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Cochrane Database Syst Rev. 2014 Jun 3;(6):CD010695. doi: 10.1002/14651858.CD010695.pub2.

Anticoagulation therapy versus placebo for pulmonary hypertension.

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  • 1Internal Medicine, Lagos University Teaching Hospital, Lagos, Nigeria.

Abstract

BACKGROUND:

Elevation of pulmonary pressure is no longer a rare disease, given its multifactorial etiology. However data on the actual incidence of this condition are still limited, and controversies regarding its management are ongoing. Use of anticoagulation in the management of pulmonary hypertension is based on the presence of in situ thrombosis in the patient with pulmonary arterial hypertension (PAH) and on retrospective evidence of clinical benefit. Current practice is dependent mostly on expert opinion and individualised experience. The real benefit of its use in different types of pulmonary hypertension is still debatable, and the therapeutic target of the international normalised ratio (INR) among treated patients remains inconclusive. Adverse outcomes associated with anticoagulants are significant and can include fatal haemorrhage. Justification for the use of this intervention requires critical evaluation of randomised controlled trials.

OBJECTIVES:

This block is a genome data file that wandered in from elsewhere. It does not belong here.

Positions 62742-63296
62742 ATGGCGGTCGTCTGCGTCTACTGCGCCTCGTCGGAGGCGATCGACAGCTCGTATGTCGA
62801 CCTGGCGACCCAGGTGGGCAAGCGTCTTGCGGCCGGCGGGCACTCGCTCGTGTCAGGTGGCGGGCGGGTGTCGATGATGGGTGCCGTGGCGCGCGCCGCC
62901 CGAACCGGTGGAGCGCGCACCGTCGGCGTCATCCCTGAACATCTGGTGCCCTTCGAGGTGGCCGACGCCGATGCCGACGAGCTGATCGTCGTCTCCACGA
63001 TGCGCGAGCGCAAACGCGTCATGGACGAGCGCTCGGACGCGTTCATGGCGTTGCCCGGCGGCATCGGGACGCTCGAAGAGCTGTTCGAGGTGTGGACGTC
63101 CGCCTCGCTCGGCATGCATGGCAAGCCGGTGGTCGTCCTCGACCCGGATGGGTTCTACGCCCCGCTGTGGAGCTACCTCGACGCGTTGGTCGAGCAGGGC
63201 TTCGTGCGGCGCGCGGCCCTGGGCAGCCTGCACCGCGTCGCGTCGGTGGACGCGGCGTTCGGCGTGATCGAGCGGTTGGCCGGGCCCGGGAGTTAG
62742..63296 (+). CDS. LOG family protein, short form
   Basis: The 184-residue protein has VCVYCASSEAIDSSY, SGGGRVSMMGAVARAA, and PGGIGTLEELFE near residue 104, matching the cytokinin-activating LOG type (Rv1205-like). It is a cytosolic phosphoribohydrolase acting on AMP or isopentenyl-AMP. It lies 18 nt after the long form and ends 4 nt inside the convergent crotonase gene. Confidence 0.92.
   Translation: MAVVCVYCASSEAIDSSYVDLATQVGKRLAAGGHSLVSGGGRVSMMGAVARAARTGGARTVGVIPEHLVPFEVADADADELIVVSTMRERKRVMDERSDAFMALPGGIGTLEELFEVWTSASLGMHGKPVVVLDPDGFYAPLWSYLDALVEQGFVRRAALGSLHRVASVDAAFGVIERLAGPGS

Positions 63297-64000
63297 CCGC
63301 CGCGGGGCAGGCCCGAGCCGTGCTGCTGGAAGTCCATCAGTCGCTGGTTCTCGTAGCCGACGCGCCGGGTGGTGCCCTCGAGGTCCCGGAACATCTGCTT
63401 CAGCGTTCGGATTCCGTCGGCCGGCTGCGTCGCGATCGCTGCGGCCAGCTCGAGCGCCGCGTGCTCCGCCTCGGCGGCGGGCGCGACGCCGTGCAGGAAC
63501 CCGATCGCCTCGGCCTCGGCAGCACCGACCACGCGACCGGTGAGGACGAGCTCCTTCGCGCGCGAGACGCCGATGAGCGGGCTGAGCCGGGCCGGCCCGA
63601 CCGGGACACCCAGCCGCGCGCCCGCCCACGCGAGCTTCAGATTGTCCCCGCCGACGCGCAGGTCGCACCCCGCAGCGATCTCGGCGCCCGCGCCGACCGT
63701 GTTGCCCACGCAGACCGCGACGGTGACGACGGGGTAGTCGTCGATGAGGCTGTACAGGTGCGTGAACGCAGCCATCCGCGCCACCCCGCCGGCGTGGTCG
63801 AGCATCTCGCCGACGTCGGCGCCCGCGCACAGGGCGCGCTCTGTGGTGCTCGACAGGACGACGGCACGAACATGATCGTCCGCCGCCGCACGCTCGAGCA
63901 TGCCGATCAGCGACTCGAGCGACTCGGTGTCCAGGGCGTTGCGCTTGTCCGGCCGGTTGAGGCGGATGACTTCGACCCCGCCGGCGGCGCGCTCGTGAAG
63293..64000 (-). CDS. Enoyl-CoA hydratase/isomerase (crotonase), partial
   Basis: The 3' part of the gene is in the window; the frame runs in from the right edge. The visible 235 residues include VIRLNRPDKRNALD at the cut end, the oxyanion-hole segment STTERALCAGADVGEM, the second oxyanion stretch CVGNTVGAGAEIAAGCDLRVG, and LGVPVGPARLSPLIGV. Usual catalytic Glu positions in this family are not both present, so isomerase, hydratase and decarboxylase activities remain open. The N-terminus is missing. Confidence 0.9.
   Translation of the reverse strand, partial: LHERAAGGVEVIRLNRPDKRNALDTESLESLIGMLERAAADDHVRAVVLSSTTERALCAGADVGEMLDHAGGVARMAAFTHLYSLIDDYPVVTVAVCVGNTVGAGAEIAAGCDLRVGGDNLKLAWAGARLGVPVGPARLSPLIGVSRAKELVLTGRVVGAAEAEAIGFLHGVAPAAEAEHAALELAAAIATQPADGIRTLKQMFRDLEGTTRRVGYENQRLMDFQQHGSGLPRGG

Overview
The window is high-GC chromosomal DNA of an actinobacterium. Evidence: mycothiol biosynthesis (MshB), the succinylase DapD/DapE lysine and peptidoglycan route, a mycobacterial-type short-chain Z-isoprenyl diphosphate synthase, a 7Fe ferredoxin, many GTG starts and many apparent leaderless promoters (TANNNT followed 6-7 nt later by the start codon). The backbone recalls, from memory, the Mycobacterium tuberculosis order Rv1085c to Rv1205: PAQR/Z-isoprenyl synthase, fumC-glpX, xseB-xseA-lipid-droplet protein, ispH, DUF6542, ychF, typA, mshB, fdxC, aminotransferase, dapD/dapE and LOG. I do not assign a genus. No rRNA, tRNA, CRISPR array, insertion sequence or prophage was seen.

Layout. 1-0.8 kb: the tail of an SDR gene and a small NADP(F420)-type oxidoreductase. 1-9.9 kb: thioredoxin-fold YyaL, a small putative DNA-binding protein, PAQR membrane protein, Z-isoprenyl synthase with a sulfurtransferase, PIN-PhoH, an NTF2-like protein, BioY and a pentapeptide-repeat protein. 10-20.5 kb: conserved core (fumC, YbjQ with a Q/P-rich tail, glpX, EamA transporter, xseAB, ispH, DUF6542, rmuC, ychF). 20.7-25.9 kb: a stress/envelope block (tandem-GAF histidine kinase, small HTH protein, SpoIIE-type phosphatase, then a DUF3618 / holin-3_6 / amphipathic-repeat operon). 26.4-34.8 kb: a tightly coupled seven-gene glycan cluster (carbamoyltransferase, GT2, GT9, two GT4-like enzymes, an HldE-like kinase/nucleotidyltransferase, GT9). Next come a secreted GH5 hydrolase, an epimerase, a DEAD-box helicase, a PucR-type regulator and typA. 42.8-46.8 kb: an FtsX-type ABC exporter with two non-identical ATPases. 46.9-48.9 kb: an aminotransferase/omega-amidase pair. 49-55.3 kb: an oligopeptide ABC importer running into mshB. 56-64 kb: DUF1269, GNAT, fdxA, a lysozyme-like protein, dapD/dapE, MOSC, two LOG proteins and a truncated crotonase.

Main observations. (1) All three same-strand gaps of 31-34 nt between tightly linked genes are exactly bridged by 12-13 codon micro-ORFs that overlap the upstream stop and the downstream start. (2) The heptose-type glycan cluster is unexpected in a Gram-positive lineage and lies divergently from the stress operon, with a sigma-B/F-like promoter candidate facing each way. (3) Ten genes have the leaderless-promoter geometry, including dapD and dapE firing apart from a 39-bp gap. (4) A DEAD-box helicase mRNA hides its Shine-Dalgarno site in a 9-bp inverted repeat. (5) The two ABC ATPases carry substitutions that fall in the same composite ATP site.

1. To evaluate the effectiveness of, and potential adverse events associated with, anticoagulation in the management of pulmonary hypertension (PH).2. To evaluate the effective therapeutic INR in pulmonary hypertensive patients receiving anticoagulants (North American centres 1.5 to 2.5, European centres 2.0 to 3.0).

SEARCH METHODS:

We identified trials through searches of the following databases.Cochrane Airways Group Trials Register; Cochrane Central Register of Controlled Trials (CENTRAL), part of The Cochrane Library; MEDLINE (Ovid); EMBASE (Ovid); CINAHL (EBSCOhost); Clinical trials.gov and the World Health Organization (WHO) trials portal. The trial search date was 28 March 2014.

SELECTION CRITERIA:

We planned to include only randomised controlled trials. Participants with PH with co-morbidities including medical conditions requiring long-term anticoagulation were to be included. We also planned to include trials comparing any anticoagulant with placebo.

DATA COLLECTION AND ANALYSIS:

Review authors (IE and HE) independently appraised all identified citations to establish their relevance for inclusion in the review. IE and HE independently screened the titles and abstracts of all identified potential studies for inclusion.

MAIN RESULTS:

No eligible trials were identified for inclusion in this review.

AUTHORS' CONCLUSIONS:

No eligible studies were identified for inclusion in this review. Although our review of available non-randomised studies shows beneficial effect, this finding should be interpreted with caution since there are likely to be biases associated with their design and our methods were not designed to identify, appraise and summarise evidence from them. So that better decisions can be made regarding the effectiveness of this intervention, well-designed randomised controlled trials are needed.

[PubMed - indexed for MEDLINE]
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